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Jewish Journal

Justice Is Not Always Moral

by Beit T'shuvah

July 19, 2013 | 10:22 am

By Harriet Rossetto

The Zimmerman case has confronted us, once again, with a basic flaw in our judicial system. “Justice” is the result of what is legal, not what is moral. Due process is not to be tainted by issues of right and wrong—this is irrelevant! I heard Justice Anthony Scalia say (with my own ears) that if someone is convicted and sentenced to die, proof of his innocence cannot be considered if due process was honored.

Ekow N. Yankah captured “The Truth about Trayvon” in today’s NY Times. Racial disparity cannot be mentioned in the court of law although it is always the Big White Elephant (excuse the racial metaphor) in the room. He points out wisely that “reasonable doubt” and “reasonable suspicion” cannot, by definition, be free of bias. Despite the legal instructions to the jury to disregard their feelings, their certainties and doubts are rooted in their conditioning and personal experiences. We are not color blind. The same evening I heard Justice Scalia say that innocence or guilt is irrelevant in a court of law, I heard Rabbi Adin Steinsoltz talk about Jewish justice; a justice that includes both mercy and morality; a justice more restorative than retributive.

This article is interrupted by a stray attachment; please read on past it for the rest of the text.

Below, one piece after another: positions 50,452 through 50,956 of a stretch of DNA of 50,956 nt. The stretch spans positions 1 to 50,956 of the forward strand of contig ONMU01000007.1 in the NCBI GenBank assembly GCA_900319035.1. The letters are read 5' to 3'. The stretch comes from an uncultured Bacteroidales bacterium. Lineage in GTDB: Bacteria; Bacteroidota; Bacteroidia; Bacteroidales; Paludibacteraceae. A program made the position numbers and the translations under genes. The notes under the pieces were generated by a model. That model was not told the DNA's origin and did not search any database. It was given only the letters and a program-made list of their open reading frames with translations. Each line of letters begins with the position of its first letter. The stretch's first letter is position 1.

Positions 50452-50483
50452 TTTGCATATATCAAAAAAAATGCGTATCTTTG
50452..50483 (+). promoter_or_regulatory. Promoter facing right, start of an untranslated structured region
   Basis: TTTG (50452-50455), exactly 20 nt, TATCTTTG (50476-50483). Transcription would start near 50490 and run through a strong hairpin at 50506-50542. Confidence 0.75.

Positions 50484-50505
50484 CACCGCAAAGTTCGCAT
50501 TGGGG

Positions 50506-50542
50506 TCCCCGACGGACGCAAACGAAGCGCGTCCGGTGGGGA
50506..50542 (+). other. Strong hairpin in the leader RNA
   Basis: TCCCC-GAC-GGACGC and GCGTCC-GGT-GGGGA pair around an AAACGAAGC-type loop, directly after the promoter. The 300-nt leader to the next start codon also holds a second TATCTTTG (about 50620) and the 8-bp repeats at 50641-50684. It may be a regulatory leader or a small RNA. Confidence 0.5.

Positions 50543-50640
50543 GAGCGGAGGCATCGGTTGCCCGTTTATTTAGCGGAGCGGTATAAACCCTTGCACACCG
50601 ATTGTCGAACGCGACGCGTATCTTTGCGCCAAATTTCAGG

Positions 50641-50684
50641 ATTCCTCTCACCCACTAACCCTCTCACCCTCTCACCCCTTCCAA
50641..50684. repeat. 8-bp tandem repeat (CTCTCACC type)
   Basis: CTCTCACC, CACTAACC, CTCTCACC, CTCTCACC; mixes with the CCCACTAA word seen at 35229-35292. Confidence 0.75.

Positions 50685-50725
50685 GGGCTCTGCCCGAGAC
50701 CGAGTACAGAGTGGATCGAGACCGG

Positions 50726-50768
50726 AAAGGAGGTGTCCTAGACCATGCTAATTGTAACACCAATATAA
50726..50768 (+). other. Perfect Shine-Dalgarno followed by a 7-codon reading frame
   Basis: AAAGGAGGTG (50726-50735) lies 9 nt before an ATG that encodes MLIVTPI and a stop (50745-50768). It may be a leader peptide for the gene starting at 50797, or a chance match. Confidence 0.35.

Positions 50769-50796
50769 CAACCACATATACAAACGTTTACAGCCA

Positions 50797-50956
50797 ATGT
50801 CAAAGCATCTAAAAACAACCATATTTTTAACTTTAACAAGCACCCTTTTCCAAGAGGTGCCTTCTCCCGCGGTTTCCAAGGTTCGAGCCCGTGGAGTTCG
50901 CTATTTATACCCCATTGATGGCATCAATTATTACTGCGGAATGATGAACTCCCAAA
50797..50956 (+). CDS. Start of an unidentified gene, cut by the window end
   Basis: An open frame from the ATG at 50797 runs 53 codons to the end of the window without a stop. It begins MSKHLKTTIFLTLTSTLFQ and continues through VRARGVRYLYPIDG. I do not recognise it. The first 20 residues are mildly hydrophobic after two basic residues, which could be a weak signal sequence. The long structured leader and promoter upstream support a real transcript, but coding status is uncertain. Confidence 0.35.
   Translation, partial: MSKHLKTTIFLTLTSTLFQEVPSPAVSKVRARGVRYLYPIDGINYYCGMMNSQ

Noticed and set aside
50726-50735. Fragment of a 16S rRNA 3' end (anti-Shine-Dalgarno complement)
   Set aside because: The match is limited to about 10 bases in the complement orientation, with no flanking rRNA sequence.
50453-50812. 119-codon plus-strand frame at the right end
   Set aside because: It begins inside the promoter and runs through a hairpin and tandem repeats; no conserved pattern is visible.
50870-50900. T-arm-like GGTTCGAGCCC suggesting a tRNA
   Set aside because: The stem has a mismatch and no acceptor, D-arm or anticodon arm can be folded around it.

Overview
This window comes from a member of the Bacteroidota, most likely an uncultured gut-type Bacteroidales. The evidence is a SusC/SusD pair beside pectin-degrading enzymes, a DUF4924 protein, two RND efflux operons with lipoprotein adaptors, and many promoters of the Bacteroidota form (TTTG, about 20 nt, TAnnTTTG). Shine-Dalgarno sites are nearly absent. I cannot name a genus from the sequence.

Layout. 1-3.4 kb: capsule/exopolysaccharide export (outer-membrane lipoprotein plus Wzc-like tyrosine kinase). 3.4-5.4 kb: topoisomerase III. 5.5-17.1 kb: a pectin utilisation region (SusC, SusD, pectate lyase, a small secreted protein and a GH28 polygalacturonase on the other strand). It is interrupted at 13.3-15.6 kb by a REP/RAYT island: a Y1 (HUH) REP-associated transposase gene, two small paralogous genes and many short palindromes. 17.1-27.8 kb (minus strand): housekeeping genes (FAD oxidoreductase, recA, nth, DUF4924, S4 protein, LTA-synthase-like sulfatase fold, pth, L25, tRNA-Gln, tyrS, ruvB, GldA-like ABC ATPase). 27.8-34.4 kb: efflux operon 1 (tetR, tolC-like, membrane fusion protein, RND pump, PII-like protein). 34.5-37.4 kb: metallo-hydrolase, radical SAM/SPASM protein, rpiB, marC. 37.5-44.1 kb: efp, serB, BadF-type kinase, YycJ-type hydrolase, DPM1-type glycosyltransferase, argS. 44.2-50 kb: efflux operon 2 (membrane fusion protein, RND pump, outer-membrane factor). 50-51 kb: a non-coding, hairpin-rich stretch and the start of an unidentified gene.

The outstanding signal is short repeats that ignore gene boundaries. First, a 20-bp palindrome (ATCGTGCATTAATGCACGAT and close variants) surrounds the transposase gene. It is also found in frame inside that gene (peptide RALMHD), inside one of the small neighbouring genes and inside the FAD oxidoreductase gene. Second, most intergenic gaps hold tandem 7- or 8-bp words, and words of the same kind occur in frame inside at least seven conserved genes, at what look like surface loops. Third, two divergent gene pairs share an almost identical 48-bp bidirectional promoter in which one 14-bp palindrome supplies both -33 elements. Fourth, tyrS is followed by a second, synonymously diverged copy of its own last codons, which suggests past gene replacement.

There is no justice without morality, without the nuances of right and wrong. Justifiable or non-justifiable can only take place in the Higher Court. As a person of conscience, I am horrified by a system of justice where due process overrides innocence, where moral monsters escape consequence.

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